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Create Tables in Word – Instructions

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Create Tables in Word - Instructions: A picture of a user creating tables in Word by using the grid in the “Table” button’s drop-down menu.

Create Tables in Word: Overview

About Creating Tables in Word:

            You can create tables in Word for many reasons. It is possible to create tables in Word that manipulate data, like a spreadsheet program. You can also create tables in Word to simply store data. Alternatively, you can use them to help you structure the layout of document content.

            The cells within a table can hold more than text and numbers. You can place any content you want into table cells, like pictures. You can also edit individual table cells or create and delete entire columns and rows of cells. However, before you can manipulate tables, you must first learn how to create tables in Word. This lesson starts by showing you how to create a basic structured table layout. These types of tables, which resemble grids, have a consistent structure. These tables are often used for data storage.

            After creating structured tables, you will then learn how to create tables in Word that have an irregular cell structure. You often use these types of tables for document layout. For example, if you wanted to create a coupon cutout in a document, you could place the coupon information into cells in a table to enhance its appearance.

How to Create Tables in Word that Have a Consistent Structure:

            To create a basic structured table in Word, click the “Insert” tab in the Ribbon. Then click the “Table” button in the “Tables” button group to display a drop-down menu. Then roll your mouse pointer out and over the grid in the drop-down menu by the number of columns and rows to insert into the table. When you roll your mouse pointer over the grid, the table’s dimensions appear above the grid as the number of columns by the number of rows. Click your mouse when you have the desired number of columns and rows highlighted. Doing this then inserts a table of the displayed dimensions into your document.

Create Tables in Word - Instructions: A picture of a user creating tables in Word by using the grid in the “Table” button’s drop-down menu.

Create Tables in Word – Instructions: A picture of a user creating tables in Word by using the grid in the “Table” button’s drop-down menu.

How to Enter Data into Tables in Word:

            To perform data entry after creating the table in Word, you can either click into the table cells into which to enter the data or press the “Tab” key on your keyboard to move from cell to cell, from left to right and top to bottom. If you press the “Tab” key when in the last table cell in the lower-right corner, Word then inserts a new row at the bottom of the table, so you can continue entering data.

            Cells can also contain multiple lines of text, if needed. Entering text into a cell is the same as when entering text into a document. When the text reaches the cell’s border, it automatically wraps down to the next line in the cell. You only need to press the “Enter” key on your keyboard to create a new paragraph in a cell.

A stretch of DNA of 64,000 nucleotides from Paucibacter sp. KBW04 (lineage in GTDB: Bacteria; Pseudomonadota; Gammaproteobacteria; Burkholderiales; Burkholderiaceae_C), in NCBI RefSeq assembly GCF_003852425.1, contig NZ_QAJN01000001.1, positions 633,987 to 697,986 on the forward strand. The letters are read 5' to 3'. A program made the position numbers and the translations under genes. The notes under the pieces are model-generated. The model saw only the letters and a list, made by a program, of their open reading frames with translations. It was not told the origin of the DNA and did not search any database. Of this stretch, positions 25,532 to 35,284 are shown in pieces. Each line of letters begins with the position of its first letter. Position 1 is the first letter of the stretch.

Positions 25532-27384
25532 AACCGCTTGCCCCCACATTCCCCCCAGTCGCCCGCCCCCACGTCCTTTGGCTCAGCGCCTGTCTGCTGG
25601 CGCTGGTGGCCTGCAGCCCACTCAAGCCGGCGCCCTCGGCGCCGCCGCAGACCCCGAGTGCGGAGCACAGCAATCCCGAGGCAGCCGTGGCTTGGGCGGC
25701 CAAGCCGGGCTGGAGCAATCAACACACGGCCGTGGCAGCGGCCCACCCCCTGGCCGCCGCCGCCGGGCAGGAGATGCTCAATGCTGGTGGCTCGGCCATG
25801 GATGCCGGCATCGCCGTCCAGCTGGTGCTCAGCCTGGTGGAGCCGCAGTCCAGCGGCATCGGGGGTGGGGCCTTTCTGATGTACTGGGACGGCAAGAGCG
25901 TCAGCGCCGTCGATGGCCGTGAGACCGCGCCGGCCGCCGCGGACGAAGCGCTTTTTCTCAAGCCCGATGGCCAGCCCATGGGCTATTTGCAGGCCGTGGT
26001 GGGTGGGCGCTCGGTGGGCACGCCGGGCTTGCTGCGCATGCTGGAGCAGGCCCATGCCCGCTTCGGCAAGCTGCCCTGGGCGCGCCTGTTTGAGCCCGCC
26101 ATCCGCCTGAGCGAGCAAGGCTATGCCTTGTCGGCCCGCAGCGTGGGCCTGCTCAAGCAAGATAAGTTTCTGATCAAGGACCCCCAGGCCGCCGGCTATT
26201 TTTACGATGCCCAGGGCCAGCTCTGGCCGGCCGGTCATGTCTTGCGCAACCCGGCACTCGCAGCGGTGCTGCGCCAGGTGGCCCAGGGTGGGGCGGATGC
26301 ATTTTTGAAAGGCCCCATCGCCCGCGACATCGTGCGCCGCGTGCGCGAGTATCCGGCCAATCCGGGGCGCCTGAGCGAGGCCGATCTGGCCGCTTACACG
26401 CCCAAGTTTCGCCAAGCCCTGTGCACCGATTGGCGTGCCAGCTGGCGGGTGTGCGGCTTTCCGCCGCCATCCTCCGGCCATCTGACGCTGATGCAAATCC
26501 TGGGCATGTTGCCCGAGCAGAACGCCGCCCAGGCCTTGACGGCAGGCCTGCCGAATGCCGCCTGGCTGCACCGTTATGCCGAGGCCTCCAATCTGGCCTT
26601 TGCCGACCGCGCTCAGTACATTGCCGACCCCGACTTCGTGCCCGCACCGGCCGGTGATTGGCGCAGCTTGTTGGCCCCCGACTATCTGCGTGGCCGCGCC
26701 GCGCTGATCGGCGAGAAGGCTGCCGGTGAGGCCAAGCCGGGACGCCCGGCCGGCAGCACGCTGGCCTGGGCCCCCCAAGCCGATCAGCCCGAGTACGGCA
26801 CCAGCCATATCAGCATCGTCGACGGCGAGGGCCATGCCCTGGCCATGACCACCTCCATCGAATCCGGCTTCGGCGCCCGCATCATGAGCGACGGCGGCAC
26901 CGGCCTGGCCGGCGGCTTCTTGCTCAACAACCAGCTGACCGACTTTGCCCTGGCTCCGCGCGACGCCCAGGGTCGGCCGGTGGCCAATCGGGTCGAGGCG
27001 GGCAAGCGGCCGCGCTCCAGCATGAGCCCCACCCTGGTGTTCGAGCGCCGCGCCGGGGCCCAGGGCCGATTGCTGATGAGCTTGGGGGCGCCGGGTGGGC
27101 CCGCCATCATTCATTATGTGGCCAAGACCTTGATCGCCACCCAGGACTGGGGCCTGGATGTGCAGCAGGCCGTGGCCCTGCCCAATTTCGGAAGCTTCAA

An Alternative Way to Create Structured Tables in Word:

            Another way to create a structured table is to click the “Insert” tab of the Ribbon. Then click the “Table” button in the “Tables” button group. Then select the “Insert Table…” command to open the “Insert Table” dialog box. In this dialog box, enter the number of columns and the number of rows for the new table into the two boxes in the “Table size” section.

            The “AutoFit behavior” section lets you choose how Word determines the size to make the table’s columns. You can select “Fixed column width” to make the columns a set size. Then use the adjacent spinner to set the width yourself. You can select the “AutoFit to contents” option to let Word adjust the width of the columns based on the content you enter into them. You can select “AutoFit to window” to let Word adjust the column to fit the window width. Then click the “OK” button to insert a table of the specified dimensions into your document.

Create Tables in Word - Instructions: A picture of a user creating tables in Word by using the “Insert Table” dialog box.

Create Tables in Word – Instructions: A picture of a user creating tables in Word by using the “Insert Table” dialog box.

How to Manually Create Tables in Word:

            You will now learn how to create tables in Word by drawing individual table cells by hand. While you can use this method to create an organized, structured table, it is more often used to create a document layout. You can also use it to make minor adjustments to a structured table.

            To use this method, click the “Insert” tab in the Ribbon. Then click the “Table” button in the “Tables” button group. Then select the “Draw Table” command from the drop-down menu. Your mouse pointer then turns into a pencil icon when you hold it over the document. At that point, click and drag to draw the table cells you want. You can also click and drag within a cell from one side to another to split the cell into additional columns and rows of cells.

            Note that this tool remains enabled after you finish drawing the table cells. To turn this feature off, click the “Insert” tab in the Ribbon. Then click the “Table” button in the “Tables” button group. Then select the “Draw Table” command again. Alternatively, you can press the “Esc” key on your keyboard to turn it off.

Formatting Table Lines When You Manually Create Tables in Word:

            After you first select the “Draw Table” command and then start drawing table cells, a new contextual tab appears in the Ribbon. This is the “Table Tools” contextual tab. This tab contains a “Design” tab and the “Layout” tab. On the “Design” tab, you can use the buttons in the “Borders” button group to change the line style, line thickness, and line color of the lines you draw using the “Draw Table” button.